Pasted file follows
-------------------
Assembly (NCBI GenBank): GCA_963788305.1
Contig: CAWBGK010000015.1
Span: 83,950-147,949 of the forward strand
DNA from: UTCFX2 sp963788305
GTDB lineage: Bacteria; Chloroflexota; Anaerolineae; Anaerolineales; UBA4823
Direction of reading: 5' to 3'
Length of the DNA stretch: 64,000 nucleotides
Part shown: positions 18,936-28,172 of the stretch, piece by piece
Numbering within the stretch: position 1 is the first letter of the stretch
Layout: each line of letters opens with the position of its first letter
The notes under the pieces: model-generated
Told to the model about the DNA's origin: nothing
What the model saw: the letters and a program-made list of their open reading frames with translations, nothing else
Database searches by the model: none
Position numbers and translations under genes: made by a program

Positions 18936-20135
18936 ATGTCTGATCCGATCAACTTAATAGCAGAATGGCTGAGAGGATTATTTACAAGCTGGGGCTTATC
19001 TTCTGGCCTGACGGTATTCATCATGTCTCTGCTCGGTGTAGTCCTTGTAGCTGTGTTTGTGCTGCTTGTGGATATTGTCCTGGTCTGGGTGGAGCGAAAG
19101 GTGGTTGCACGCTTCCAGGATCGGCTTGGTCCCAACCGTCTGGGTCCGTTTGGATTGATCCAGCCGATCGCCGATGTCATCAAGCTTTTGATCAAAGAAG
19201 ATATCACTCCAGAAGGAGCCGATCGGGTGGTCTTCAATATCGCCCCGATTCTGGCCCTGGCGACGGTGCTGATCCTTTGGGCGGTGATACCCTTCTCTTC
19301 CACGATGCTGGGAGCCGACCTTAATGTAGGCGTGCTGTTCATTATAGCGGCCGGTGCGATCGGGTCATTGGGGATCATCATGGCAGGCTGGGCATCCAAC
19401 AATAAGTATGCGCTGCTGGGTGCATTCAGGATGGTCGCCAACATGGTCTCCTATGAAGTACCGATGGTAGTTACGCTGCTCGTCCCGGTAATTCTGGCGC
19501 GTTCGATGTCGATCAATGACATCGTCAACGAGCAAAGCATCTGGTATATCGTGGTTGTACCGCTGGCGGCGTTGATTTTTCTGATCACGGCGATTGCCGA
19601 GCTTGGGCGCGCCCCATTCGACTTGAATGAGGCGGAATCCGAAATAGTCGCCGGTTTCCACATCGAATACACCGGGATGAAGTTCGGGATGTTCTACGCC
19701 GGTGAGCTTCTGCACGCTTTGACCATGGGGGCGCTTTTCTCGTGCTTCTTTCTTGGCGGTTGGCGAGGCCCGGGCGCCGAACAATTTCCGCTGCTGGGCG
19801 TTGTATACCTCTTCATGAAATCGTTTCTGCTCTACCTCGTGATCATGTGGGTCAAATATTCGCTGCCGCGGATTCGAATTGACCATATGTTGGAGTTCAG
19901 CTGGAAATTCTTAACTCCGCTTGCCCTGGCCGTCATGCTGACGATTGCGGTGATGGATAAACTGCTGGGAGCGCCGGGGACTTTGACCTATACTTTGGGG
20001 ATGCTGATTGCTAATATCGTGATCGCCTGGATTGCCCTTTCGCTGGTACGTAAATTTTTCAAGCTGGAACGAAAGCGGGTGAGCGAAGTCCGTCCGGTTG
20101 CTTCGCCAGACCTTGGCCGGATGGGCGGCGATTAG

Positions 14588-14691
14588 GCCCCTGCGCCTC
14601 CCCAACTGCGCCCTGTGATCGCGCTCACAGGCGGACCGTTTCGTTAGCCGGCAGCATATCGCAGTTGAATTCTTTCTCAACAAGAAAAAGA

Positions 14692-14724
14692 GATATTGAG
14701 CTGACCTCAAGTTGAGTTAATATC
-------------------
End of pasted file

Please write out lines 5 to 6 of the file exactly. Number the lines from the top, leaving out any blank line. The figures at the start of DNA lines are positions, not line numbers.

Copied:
GTDB lineage: Bacteria; Chloroflexota; Anaerolineae; Anaerolineales; UBA4823
Direction of reading: 5' to 3'